Tampa, FL,
26
December
2018
|
08:55 PM
America/Chicago

Building Confidence in Each Other

Arlene DiBenigno spent years working in government, but creating a space where women can build relationships and confidence in their abilities is her life’s work. She realized her dream when The Women’s Conference of Florida, 14 years in the making, launched in 2015.

“I worked for someone who was focused on ensuring women were included. I would call women who were capable and qualified for certain positions and nine times out of 10 they would turn us down. They said they didn’t think they were qualified,” the president and CEO of the conference says.

“It was difficult to get women to apply. That bothered me. I would spend time convincing women – women who were running companies and doing very well in the corporate environment – that they were qualified.”

Finally, in 2015, Arlene committed to creating a conference for women to learn from other successful women how to succeed in leadership, entrepreneurship and more. Arlene strives to find speakers and panelists in Florida who have cleared hurdles and are open and honest about how they achieved their success.

“It’s finding women like that who truly connect and do in a way women will react to,” Arlene says.

The conference also hosts the College Women on the Rise program. This program invites college women to participate in a day of workshops such as resume writing, interviewing skills and financial literacy, along with panel discussions with young, professional women.

State Farm® sponsors the college women to attend, this year sending 55 women. Before the conference, the students are asked to write a 500-word essay describing an accomplishment, event or realization that sparked a period of personal growth. State Farm awarded the top five essay writers a $1,000 scholarship.

Megan Morano attended the College Women on the Rise program and the conference, and took the advice she heard to heart.

“One of the speakers, Carla Harris said, ‘Fear is false evidence of things appearing real.’ For me, as a woman in STEM (Science, Technology, Engineering and Math), it opened my eyes that we don’t have to be afraid of what we want. It’s empowering to know I can walk into a room without fear and have the confidence to change what people are thinking,” says the Florida Polytechnic University student. Megan is a sophomore majoring in business analytics: logistics and supply chain.

Megan first became interested in STEM because of her older brother.

“He basically raised me and we bonded over stuff he was doing in college. I loved that experience and wanted to pursue it,” she says. “Being in the STEM field is interesting. Sometimes I’m the only girl in class, but I love a challenge and to be able to say I have ideas that are just as good as yours.”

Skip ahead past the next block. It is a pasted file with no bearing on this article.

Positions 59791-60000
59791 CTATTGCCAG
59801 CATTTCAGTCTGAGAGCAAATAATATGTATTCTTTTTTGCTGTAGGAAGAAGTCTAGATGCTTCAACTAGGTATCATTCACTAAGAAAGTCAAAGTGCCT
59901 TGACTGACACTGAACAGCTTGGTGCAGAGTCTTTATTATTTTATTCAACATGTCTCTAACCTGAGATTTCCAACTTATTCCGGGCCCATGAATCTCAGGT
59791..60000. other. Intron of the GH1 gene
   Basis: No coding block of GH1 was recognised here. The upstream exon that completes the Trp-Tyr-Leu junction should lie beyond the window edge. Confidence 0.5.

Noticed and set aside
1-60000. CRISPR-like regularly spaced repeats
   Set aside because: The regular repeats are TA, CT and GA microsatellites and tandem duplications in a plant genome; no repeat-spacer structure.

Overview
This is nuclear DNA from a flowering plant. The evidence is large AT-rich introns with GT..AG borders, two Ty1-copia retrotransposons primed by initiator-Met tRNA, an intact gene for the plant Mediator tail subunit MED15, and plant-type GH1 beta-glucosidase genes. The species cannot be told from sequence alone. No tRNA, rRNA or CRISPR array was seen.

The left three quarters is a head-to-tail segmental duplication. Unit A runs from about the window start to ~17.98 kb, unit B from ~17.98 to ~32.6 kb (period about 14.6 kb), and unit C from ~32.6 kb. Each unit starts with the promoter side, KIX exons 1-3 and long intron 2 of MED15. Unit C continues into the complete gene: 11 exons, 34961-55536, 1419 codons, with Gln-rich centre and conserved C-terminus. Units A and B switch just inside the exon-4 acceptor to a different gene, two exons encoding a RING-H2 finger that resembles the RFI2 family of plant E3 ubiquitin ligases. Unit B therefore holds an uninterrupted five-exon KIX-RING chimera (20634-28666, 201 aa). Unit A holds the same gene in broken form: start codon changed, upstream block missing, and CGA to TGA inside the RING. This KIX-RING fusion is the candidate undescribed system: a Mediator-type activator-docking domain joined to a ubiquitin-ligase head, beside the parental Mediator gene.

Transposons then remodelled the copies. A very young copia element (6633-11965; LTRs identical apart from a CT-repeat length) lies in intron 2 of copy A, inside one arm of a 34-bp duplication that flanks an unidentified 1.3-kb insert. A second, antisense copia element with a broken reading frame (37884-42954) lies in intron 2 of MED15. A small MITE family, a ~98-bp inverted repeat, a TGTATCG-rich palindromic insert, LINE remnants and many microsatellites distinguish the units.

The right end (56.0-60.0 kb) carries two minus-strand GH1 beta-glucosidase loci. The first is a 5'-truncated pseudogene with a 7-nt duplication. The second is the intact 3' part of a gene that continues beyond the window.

Shreyam Ranjan, freshman biological sciences major at Hillsborough Community College, was motivated and inspired by the conference.

“There were so many successful women who could stand up for themselves and take charge of their own lives,” Shreyam says. “That made me want to attend the conference. Coming from a traditional Indian household, that’s opposite of the environment I grew up in.”

Shreyam wrote her essay about her traditional Indian upbringing and the culture shock after moving to the United States. Both Shreyam and Megan won a State Farm scholarship for their essays.

“I saw women taking a stand against the many injustices that women faced. I began to see how women are allowed to voice their opinions and provide for themselves financially, something I had never seen before,” Shreyam said in her essay.

Shreyam adds, “Being in the STEM field pushes me forward and makes me not feel afraid. Even if it is a male-dominated field, women don’t have to feel less. There’s so much more you can do and be.”

Arlene says the college portion of the program teaches important skills to women dealing with issues every day. “We show the importance of networking and how women can define themselves to someone else,” she says. ”The sessions are educational and provide them with the tools they need to leave the conference and go out and find a job or open an investment account or put together their resume.

“It is powerful for these young women to see there are women supporting them and focusing on issues we hope we can rectify so they aren’t encountering them when they are in the workforce. It’s helping them begin to start thinking about the next step and how to present themselves in a work environment.”